President Donald Trump claimed Thursday to have seen secret evidence linking the origins of COVID-19 to a laboratory in China — and disdainfully dismissed an apparently contradictory statement from his own acting intelligence director.
Trump insisted at his press briefing that he had information he could not reveal that the Wuhan Institute of Virology was linked to the outbreak of COVID-19. “I can’t tell you” details, he told reporters, adding that he was “not allowed” to do so.
But Fox News reporter John Roberts challenged Trump, pointing to a statement earlier in the day from the office of Acting Director of National Intelligence Richard Grenell that seemed to undermine the president’s statement. “The Intelligence Community ... concurs with the wide scientific consensus that the COVID-19 virus was not manmade or genetically modified,” the statement read.
The statement did say an investigation would determine if the coronavirus outbreak began as a “lab accident” — or through human contact with infected animals at a wet market, as most scientists believe. There was no mention of any evidence to support the lab theory.
Grenell’s office issued the statement a day after The New York Times reported that the Trump administration was pushing the intelligence community to reach a conclusion blaming China.
Trump asked Roberts who had written the intelligence community statement, but before the journalist could answer, the president added dismissively: “Oh, he would know that, huh?”
“You’d have to tell me who specifically, who made the statement,” Trump insisted.
Roberts repeated that it was from the Office of the Director of National Intelligence.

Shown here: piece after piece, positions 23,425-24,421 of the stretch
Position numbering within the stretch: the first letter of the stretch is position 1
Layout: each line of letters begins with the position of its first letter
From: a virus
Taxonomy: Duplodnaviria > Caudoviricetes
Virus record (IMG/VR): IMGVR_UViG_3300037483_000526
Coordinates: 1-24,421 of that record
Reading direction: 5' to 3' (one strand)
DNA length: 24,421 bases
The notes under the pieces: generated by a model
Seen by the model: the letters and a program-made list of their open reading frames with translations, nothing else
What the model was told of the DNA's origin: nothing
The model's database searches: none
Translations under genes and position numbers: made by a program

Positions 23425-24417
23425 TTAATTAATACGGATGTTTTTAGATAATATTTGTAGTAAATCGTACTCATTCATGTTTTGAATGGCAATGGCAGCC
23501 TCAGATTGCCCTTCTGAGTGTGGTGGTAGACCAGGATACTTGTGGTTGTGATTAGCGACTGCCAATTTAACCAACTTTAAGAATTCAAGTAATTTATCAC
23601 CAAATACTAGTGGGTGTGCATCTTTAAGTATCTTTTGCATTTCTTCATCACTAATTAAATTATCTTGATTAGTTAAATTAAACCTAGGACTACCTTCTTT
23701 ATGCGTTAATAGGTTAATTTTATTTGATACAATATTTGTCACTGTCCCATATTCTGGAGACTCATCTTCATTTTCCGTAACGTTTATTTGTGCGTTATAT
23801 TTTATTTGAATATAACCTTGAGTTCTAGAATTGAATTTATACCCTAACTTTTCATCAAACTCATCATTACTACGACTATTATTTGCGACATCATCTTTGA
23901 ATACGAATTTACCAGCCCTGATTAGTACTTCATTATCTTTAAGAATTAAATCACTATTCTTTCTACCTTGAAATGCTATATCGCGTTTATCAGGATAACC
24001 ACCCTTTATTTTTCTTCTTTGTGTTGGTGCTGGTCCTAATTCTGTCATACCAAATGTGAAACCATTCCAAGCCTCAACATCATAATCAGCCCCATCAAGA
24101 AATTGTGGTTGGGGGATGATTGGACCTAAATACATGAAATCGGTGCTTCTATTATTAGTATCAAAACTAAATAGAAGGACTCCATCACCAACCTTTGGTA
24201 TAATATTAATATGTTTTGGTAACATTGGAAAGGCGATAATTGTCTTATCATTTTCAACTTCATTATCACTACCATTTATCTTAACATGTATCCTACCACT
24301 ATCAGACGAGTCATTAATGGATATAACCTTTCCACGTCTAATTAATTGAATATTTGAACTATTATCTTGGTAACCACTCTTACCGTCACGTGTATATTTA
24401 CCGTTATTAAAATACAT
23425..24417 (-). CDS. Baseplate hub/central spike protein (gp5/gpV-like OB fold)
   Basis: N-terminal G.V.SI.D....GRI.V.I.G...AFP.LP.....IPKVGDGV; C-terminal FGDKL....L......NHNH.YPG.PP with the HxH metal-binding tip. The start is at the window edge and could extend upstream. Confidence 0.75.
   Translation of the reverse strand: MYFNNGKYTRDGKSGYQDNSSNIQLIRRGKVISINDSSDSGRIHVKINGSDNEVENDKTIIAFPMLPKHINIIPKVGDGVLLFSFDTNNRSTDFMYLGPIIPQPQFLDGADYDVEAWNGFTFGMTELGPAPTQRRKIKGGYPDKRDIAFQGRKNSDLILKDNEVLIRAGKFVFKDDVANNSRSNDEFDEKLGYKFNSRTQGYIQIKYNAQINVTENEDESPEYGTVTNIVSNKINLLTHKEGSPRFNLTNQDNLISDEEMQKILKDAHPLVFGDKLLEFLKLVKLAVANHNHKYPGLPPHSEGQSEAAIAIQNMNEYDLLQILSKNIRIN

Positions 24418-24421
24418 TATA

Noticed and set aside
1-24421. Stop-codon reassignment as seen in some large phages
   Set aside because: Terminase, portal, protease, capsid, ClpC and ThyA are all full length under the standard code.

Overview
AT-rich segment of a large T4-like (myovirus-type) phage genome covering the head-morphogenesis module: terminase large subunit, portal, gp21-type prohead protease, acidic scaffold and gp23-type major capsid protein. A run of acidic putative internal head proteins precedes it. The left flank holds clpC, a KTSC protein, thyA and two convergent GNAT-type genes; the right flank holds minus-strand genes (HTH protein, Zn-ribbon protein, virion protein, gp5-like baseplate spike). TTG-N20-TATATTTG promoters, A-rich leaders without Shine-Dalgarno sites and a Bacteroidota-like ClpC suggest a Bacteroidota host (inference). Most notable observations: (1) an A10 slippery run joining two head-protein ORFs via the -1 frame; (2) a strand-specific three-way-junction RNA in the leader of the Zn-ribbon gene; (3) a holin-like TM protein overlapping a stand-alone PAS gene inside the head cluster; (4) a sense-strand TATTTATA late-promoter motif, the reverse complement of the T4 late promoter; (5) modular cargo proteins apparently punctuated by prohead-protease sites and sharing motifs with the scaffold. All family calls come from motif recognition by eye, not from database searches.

“I haven’t seen the statement,” Trump replied.
Trump has railed against China for weeks for what he claims was the nation’s delay in alerting the world to the dangers of COVID-19. But he has also hinted more ominously that the virus may have been cooked up in a lab, echoing a right-wing conspiracy theory. Secretary of State Mike Pompeo has accused China of “hiding” something.
The first coronavirus cases likely emerged in China in December. The Chinese government informed the World Health Organization of the growing problem on Dec. 31, and the WHO — another target of Trump’s criticism — in turn alerted the global community.
Trump praised the Chinese government’s handling of the coronavirus at least 15 times throughout February. On Feb. 28, he said the number of COVID-19 cases that had been reported in the U.S. at that time would quickly “go down close to zero.” There are now more than 1 million confirmed cases of COVID-19 in America.
“I think that the World Health Organization should be ashamed of themselves because they’re like the public relations agency for China,” Trump said Thursday.
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